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Chicago defines a common noun as: “the generic name of one item in a class or group,” noting it isn’t capitalized unless it appears in a title or starts a sentence. Chicago defines a proper noun as: “the specific name of a person, place, or thing … or the title of a work.” It is always capitalized. In its capitalization entry, AP likewise notes to “capitalize nouns that constitute the unique identification for a specific person, place, or thing.” (There is a typo here, by the way: Notice AP’s use of a serial comma?)
So, as far as animals go, cat, dog, bird, and so on are lowercase because they name a group of animals. But, I should capitalize my dogs’ names, Martin and Louis, because those are their specific names.
But what if I wanted to note what breeds my dogs are? They are both mutts. More specifically, we guess that Martin is a coonhound/boxer mix, and Louis is a chow chow/Labrador retriever mix. How did I know how to capitalize versus lowercase those breeds?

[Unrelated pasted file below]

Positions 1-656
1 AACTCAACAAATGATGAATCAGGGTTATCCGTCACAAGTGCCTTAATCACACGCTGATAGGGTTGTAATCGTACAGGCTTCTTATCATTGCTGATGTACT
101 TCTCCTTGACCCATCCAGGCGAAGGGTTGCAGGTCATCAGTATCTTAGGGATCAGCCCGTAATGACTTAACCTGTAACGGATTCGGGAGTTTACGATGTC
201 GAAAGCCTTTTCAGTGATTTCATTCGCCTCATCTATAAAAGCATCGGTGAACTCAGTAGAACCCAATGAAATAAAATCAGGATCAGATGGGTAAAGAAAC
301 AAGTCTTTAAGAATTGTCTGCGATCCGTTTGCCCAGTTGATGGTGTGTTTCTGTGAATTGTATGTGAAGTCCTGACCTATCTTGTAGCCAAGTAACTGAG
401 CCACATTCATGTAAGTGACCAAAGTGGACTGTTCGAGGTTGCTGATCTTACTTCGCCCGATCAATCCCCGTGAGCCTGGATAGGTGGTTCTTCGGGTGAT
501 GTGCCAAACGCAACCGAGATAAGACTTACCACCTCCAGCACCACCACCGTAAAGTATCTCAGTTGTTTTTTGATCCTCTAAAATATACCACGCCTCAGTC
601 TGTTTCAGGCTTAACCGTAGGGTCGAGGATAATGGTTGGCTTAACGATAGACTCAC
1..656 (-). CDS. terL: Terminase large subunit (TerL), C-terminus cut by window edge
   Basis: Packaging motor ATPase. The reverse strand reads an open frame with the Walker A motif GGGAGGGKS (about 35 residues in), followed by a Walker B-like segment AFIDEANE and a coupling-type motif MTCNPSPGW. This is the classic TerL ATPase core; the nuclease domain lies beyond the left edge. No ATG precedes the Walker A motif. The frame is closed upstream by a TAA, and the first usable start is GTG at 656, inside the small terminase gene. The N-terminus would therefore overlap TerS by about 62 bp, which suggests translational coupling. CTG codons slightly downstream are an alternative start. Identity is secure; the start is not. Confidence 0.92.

Like nouns, adjectives can be proper. Chicago defines a proper adjective as “one that, being derived from a proper name, always begins with a capital letter.” However, Chicago recommends lowercasing such words in instances when used with a “nonliteral” meaning. For example, roman numerals. Likewise, AP notes to “lowercase words that are derived from a proper noun but no longer depend on it for their meaning.” For example, venetian blind.
However, both style guides’ recommendations change for breeds and species of plants and animals. Chicago refers to these as “common names,” and notes to capitalize proper nouns and adjectives. Under its animals entry, AP has specific recommendations for breed names: “capitalize words derived from proper nouns; use lowercase elsewhere.” Both guides direct readers to particular dictionaries when in doubt.
Going back to the second graders’ animals, they were correct in that all are indeed common nouns, despite the fact that some include proper adjectives in their names. But the capitalization for each is Siamese cat, Maine coon, great white shark, and golden retriever, respectively.
In case anyone ever asks you, here are some additional examples:
Caribbean reef shark
 University of Chicago Press, The Chicago Manual of Style, 16th ed. (London: University of Chicago Press, 2010), 5.5, 204.
 Ibid., 204.
 Associated Press, The Associated Press Stylebook 2015 (New York, Associated Press: 2015), 40.
 Chicago Manual of Style, 5.67, 222.
 Ibid., 8.60, 411.
 Associated Press Stylebook, 41.
 Chicago Manual of Style, 8.127 and 8.128, 440.
 Associated Press Stylebook, 16.
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